The combination of pervasive and complex technology and an increasingly challenging healthcare environment is the setting for this research study. As a longitudinal case study, the research tracked the development and implementation of a large private information systems network in the U.K. National Health Service (NHS). Using stakeholder theory, we unpacked the story of a complex network of stakeholder roles and perceptions and how they changed over time. Our findings suggest that favorable and unfavorable positions held by multiple stakeholder groups become entangled and that even the same focal group may adopt competing positions that undermine the adoption of the health network. As this situation develops, the policy and implementation of the broader health IT program becomes confused and destabilized. This study makes three contributions. First, it expands the literature on stakeholder theory in the IS domain. Second, it extends the managerial focus of stakeholder approaches to include policymaking in the diverse multi-stakeholder setting of healthcare. Third, it demonstrates how IS research can employ stakeholder analysis by adopting a broader, dynamic approach to identify different stakeholder groups and by focusing on their varied roles and views during the course of a large-scale health IT program.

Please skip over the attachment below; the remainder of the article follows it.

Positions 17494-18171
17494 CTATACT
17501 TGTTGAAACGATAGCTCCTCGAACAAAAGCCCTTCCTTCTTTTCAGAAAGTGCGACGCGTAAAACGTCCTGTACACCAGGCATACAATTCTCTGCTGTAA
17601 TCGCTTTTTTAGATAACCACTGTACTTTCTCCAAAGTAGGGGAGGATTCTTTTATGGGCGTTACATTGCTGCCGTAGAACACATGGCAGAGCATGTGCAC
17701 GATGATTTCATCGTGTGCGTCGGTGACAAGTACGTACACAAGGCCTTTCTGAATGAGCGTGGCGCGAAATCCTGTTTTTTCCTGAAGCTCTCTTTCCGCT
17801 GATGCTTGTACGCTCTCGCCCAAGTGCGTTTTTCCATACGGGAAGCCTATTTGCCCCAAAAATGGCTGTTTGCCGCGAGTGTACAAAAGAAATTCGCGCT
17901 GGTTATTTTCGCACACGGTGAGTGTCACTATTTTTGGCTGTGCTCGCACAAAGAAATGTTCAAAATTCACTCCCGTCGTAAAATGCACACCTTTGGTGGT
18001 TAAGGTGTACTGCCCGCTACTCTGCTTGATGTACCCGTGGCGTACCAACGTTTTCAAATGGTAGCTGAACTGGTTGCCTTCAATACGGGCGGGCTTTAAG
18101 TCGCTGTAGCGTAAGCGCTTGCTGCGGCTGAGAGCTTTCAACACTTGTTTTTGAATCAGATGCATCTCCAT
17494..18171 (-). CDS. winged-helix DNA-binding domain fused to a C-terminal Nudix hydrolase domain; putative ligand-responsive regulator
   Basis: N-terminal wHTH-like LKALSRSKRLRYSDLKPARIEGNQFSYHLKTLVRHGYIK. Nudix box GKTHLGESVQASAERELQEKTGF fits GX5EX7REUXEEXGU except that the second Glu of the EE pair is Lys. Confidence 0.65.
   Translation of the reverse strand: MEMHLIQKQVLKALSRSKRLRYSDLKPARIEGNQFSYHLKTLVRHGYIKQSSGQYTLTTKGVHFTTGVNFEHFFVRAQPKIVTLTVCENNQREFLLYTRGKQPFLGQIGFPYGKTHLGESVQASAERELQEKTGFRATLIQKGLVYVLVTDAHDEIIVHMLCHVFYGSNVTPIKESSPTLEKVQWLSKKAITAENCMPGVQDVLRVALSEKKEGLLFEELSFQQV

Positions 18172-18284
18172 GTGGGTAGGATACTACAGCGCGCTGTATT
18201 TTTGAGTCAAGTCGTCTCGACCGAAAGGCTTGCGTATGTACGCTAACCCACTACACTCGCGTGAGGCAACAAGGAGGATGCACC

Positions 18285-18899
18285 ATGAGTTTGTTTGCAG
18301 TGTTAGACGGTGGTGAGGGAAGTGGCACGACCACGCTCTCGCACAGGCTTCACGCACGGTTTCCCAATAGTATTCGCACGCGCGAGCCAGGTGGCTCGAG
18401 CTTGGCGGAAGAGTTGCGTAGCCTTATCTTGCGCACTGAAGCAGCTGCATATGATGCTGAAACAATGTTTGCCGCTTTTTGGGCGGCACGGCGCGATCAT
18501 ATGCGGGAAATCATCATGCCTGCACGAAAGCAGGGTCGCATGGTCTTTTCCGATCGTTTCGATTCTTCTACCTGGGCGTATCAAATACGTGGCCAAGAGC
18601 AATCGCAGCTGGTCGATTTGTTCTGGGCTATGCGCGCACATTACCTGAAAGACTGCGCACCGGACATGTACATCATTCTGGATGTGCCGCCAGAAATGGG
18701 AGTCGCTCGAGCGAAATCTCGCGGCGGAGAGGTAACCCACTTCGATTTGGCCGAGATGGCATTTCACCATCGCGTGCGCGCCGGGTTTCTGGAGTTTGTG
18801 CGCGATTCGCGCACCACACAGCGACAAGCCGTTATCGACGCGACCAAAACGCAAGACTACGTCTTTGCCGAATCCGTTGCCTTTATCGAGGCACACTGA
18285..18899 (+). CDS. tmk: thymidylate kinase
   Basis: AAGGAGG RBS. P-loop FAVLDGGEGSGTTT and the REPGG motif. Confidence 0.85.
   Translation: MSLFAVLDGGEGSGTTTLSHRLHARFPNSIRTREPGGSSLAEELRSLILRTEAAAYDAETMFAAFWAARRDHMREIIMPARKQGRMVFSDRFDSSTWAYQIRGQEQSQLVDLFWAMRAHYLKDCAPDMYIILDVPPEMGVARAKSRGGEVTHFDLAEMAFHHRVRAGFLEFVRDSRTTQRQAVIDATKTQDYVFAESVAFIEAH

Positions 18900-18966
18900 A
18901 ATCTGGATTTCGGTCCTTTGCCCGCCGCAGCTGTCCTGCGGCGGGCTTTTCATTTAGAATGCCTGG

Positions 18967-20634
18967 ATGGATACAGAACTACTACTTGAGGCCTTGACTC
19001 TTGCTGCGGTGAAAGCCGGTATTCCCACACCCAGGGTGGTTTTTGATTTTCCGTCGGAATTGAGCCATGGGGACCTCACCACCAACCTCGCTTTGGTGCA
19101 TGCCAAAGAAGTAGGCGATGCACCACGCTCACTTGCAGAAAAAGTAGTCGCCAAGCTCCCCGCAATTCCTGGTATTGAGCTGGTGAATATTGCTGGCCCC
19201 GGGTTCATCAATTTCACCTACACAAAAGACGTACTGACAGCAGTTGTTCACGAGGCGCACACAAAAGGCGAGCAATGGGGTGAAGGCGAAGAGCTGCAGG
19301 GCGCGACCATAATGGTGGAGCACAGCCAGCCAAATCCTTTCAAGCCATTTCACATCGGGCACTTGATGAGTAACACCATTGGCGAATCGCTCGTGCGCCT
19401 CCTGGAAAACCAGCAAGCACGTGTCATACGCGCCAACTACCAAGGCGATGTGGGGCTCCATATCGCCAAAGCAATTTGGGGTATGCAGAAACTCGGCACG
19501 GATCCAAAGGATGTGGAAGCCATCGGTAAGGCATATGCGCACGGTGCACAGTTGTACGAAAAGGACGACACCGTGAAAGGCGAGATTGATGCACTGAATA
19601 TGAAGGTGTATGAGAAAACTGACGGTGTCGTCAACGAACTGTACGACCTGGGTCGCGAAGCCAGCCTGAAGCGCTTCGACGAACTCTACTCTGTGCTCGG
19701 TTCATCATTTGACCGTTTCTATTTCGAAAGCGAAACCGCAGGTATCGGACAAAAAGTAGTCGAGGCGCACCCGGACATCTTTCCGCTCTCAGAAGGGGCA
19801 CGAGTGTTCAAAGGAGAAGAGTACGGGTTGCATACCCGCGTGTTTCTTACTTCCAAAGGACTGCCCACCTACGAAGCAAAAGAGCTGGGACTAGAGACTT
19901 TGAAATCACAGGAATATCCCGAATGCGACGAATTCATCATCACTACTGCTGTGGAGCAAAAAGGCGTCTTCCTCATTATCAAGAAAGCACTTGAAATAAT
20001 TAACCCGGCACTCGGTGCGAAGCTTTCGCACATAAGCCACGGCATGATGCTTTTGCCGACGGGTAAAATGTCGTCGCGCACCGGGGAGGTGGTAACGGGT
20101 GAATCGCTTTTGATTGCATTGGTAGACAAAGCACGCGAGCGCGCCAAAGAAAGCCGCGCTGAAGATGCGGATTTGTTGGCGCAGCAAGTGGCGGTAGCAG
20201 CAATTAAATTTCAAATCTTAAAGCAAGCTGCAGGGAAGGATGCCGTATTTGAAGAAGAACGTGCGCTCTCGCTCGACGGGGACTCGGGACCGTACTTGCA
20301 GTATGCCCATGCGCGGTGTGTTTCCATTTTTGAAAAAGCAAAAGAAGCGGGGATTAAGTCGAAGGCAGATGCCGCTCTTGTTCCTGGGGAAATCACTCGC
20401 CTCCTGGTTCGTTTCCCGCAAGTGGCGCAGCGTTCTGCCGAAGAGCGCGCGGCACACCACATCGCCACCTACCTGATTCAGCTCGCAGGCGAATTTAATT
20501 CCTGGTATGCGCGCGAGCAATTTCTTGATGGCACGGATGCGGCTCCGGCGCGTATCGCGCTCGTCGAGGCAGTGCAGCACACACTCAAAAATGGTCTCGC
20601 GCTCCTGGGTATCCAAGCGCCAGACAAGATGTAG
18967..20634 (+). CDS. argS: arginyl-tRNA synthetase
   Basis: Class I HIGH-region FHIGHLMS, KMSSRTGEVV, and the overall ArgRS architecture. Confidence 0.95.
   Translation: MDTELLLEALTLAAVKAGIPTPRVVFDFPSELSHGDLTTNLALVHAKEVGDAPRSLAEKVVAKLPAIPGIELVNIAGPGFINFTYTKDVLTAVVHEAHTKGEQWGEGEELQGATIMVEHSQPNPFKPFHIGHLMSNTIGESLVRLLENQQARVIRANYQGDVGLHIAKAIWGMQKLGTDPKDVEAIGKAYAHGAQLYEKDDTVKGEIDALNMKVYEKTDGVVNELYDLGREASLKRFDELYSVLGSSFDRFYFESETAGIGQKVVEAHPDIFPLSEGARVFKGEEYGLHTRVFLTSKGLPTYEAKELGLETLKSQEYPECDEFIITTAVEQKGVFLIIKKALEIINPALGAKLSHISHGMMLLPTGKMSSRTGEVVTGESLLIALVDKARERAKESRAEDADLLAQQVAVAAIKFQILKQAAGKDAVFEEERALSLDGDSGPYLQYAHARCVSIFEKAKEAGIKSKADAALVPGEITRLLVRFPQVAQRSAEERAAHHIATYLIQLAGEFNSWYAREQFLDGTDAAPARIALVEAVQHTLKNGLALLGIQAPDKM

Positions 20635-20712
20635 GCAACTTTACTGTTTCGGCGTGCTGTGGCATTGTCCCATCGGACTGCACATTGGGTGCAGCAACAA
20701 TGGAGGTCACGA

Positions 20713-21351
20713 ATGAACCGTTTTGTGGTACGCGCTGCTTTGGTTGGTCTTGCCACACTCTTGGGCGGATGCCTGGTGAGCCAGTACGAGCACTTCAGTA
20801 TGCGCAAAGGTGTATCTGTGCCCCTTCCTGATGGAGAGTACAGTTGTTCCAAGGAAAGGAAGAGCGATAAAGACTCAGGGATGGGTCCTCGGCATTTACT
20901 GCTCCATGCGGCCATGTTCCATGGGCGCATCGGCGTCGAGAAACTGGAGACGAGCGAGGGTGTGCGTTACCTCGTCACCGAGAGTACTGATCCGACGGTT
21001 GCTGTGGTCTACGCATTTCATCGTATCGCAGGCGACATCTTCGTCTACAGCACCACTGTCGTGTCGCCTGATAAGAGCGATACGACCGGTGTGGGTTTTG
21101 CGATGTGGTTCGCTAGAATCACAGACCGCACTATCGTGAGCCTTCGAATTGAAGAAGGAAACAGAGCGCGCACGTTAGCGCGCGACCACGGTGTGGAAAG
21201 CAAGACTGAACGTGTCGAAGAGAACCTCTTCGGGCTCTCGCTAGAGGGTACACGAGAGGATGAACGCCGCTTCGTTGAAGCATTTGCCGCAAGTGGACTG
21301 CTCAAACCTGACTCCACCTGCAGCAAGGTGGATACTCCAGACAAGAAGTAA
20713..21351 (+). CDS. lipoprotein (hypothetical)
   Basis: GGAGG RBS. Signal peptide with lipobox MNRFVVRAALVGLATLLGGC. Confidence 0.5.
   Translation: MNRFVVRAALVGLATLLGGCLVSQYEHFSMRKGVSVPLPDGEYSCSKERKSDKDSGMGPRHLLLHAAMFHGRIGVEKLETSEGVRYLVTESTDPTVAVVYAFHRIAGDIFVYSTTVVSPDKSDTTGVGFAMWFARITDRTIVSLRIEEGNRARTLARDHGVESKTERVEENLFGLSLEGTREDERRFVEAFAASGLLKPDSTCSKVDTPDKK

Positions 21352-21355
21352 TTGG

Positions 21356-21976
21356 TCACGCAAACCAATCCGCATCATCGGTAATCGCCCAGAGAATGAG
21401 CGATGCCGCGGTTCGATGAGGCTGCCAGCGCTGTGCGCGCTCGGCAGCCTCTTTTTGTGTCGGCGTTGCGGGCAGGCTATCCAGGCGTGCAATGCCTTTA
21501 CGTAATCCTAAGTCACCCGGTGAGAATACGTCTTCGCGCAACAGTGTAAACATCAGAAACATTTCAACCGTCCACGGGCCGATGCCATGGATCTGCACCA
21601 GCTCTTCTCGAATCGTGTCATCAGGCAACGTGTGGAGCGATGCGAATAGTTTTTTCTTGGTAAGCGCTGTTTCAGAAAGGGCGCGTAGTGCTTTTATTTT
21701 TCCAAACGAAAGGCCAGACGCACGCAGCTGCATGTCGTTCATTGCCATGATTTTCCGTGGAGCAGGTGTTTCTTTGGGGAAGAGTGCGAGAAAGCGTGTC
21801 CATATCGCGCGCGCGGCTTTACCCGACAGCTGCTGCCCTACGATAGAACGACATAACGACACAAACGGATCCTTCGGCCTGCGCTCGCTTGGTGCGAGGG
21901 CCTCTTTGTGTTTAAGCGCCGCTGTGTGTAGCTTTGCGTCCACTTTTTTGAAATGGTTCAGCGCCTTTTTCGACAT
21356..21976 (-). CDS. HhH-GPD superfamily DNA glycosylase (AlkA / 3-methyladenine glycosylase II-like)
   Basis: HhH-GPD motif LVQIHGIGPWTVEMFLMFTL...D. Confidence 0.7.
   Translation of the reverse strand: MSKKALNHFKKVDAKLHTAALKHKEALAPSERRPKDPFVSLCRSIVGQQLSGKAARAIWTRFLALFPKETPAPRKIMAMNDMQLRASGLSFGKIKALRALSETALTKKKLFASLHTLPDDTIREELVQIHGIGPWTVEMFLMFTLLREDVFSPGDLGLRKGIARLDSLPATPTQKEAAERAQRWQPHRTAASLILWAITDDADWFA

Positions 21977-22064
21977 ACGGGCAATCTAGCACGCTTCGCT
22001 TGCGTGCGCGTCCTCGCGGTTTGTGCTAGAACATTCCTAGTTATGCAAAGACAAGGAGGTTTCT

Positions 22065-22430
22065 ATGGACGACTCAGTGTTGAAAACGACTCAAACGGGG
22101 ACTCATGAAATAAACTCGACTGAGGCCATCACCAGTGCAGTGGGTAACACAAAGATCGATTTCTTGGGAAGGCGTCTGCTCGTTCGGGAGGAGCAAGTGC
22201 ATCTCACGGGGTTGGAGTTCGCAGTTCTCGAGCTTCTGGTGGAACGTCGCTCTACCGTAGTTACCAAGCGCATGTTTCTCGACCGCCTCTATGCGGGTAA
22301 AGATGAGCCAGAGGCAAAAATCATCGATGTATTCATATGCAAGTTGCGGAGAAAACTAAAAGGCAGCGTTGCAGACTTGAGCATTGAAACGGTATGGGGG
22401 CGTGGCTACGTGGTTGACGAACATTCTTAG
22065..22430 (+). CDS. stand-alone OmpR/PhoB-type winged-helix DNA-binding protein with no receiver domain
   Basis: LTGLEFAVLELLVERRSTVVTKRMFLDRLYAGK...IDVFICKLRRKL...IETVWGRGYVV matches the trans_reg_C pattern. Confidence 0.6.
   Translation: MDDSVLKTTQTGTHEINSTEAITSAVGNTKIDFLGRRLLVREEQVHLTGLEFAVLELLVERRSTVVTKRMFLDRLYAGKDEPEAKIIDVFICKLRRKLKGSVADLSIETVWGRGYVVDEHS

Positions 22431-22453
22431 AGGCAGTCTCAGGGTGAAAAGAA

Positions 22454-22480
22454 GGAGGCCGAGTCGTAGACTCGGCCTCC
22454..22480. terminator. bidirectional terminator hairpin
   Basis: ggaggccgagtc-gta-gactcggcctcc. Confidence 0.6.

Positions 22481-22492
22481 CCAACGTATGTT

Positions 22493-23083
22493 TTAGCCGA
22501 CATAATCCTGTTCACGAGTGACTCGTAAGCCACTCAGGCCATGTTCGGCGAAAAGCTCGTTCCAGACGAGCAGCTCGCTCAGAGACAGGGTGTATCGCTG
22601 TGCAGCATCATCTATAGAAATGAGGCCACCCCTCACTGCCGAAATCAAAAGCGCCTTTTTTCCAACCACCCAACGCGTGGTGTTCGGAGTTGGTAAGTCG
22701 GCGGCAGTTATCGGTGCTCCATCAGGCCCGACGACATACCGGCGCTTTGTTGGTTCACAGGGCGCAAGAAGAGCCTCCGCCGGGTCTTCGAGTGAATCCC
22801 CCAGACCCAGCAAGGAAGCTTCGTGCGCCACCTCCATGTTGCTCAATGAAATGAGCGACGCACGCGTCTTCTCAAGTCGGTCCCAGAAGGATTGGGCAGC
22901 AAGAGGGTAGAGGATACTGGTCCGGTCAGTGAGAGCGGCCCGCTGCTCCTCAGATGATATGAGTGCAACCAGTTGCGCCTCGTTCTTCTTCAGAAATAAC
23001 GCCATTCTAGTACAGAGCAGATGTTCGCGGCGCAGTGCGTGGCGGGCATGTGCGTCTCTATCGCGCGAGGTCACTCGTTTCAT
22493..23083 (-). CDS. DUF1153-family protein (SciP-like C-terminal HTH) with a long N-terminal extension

Nancy, Pouloudi; Currie, Wendy; and Whitley, Edgar A.
"Entangled Stakeholder Roles and Perceptions in Health Information Systems: A Longitudinal Study of the U.K. NHS N3 Network,"
Journal of the Association for Information Systems:
2, Article 1.
Available at: http://aisel.aisnet.org/jais/vol17/iss2/1